Britten wrote this opera in the immediate aftermath of the Second World War, not long after he had given two concerts in the recently liberated Bergen-Belsen concentration camp. Britten may have been considering the rebirth of the human spirit following this horror. He may have been searching for narratives that do not lead inexorably to more violence, more war and more corruption of the human will. He frames the rape of Lucretia in a Christian context.
While the Christian coda may have been an attempt to offer comfort it is still cast in a male dominant perspective. The Male Chorus asserts faith in human redemption through Christ’s suffering and claims to see the larger truth; he assumes the Female Chorus will follow. However, she stands planted in grief. She questions the possibility of human redemption. Or perhaps she questions the human capacity to end cycles of violence and destruction.
As Ian Donaldson points out in The Rapes of Lucretia: A Myth and its Transformations, there are examples of other ancient stories “in which the steadfastness of a woman serves as a moral example to an oppressed people, inciting them to revolt.” In this particular story, however, a “fundamental feature” is “that of a tyrant” who is “overthrown because of a sexual transgression.” This, to me, may be the most relevant and timely aspect of the story. The Rape of Lucretia is more than a tragedy of ancient Rome, more than an artifact of the past. On the contrary, it confronts us with its current resonance.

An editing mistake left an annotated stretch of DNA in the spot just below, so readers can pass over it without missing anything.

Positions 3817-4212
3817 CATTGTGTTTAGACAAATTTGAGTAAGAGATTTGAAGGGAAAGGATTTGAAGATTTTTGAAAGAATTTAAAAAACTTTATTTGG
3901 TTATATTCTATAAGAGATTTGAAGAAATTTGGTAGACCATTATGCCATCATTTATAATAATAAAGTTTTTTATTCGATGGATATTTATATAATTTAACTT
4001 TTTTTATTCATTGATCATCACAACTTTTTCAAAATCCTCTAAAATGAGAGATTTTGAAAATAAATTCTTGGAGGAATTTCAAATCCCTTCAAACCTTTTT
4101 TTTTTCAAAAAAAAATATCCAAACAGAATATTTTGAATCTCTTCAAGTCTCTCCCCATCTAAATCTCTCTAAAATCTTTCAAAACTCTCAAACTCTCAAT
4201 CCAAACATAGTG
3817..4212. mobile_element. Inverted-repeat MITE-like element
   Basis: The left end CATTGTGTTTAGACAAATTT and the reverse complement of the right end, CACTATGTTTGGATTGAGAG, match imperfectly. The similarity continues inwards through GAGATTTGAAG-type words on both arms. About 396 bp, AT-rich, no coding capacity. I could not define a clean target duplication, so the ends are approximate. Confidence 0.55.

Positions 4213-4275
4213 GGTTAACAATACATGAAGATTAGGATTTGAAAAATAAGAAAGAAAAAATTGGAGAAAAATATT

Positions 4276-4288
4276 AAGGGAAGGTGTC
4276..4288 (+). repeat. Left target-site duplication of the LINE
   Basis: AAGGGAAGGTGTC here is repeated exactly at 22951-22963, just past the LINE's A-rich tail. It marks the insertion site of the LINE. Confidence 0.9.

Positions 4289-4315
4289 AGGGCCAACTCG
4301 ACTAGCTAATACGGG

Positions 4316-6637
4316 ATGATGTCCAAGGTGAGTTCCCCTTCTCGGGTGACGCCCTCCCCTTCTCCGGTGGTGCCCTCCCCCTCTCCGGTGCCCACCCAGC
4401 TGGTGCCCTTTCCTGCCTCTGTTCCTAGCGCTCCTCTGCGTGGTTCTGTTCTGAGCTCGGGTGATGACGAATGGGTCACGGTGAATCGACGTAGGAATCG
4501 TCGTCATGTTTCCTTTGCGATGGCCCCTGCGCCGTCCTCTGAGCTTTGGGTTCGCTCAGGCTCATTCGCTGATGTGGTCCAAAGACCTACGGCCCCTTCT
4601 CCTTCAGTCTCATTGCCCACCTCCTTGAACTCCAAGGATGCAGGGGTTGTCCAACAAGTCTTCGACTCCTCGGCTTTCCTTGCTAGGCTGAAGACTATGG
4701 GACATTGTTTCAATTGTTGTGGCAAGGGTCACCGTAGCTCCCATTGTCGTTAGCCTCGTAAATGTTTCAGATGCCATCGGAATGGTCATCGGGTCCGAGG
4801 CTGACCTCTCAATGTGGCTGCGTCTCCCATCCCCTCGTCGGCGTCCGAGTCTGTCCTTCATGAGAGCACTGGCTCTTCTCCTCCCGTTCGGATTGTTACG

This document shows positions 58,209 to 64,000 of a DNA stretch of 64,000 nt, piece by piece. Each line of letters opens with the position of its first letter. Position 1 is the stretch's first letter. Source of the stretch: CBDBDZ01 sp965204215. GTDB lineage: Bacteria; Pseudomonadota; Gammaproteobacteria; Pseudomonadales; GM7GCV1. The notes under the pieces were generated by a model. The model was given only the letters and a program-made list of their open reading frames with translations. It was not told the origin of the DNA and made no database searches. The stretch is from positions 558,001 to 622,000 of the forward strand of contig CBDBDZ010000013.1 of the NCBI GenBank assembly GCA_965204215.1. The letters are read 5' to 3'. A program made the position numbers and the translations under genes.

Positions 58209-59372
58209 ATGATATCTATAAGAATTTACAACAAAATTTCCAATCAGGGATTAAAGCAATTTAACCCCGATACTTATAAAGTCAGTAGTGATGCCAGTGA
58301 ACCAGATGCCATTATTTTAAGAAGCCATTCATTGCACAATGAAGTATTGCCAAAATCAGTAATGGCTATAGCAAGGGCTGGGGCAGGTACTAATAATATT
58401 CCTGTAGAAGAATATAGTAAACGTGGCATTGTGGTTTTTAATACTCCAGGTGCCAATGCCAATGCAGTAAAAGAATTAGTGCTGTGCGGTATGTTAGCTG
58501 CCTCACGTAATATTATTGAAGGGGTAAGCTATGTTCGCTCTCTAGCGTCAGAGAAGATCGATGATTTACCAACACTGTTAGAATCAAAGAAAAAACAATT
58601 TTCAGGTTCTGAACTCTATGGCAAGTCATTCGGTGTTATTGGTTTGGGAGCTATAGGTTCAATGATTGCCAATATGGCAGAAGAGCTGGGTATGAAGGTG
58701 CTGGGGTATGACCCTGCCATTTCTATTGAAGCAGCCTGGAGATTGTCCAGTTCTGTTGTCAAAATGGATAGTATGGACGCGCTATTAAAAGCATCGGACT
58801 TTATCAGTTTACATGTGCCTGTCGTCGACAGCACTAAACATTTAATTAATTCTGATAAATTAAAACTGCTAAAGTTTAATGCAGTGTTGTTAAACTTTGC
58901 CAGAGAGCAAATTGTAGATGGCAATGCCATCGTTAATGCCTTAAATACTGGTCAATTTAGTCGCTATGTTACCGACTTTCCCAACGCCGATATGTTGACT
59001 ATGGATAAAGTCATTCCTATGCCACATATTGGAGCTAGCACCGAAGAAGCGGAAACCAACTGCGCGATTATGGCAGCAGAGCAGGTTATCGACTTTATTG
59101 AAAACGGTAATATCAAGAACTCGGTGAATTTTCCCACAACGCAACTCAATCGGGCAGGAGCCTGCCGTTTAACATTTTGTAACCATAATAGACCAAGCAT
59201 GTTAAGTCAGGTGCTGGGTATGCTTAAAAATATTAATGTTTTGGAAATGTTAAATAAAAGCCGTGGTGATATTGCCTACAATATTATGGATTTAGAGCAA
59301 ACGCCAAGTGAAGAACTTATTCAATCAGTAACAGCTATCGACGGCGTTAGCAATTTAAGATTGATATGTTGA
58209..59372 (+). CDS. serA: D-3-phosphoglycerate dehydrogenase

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SARNA LAPINE | Stage Director
Sarna Lapine is a New York-based director and developer of new work. Ms. Lapine’s recent works include Noises Off! (Two River Theater), Into the Woods (Juilliard), Frost/Nixon (Bay Street Theater), You Are Here, a new musical (Goodspeed Musicals); Photograph 51, Japan premiere (Umeda Arts Theater); Sondheim on Sondheim with the Boston Pops and the Los Angeles Philharmonic; and the Broadway revival of Sunday in the Park with George, starring Jake Gyllenhaal and Annaleigh Ashford. Ms. Lapine directed the second national tour of Lincoln Center Theater’s South Pacific and was Associate Director of The National Theatre’s War Horse (North American Tour and Japan production). Ms. Lapine began at Lincoln Center Theater as Bartlett Sher’s assistant director on The Light in the Piazza and worked with him on the Tony-award winning revival of South Pacific, as well as the new musical Women on the Verge of a Nervous Breakdown, and Clifford Odets’ Awake and Sing! Upcoming work includes Kate Hamill’s adaptation of Little Women (Primary Stages).
This piece was written by the director for the program book of The Rape of Lucretia.
Images (top to bottom): Sarna Lapine (center) in rehearsal with Brandon Cedel (right) as
Collatinus and Duncan Rock as Tarquinius (Liza Voll Photography). Kelley O'Connor (center) in rehearsal as Lucretia, with Margaret Lattimore as Bianca (left) looking on (Ernesto Galan, photography).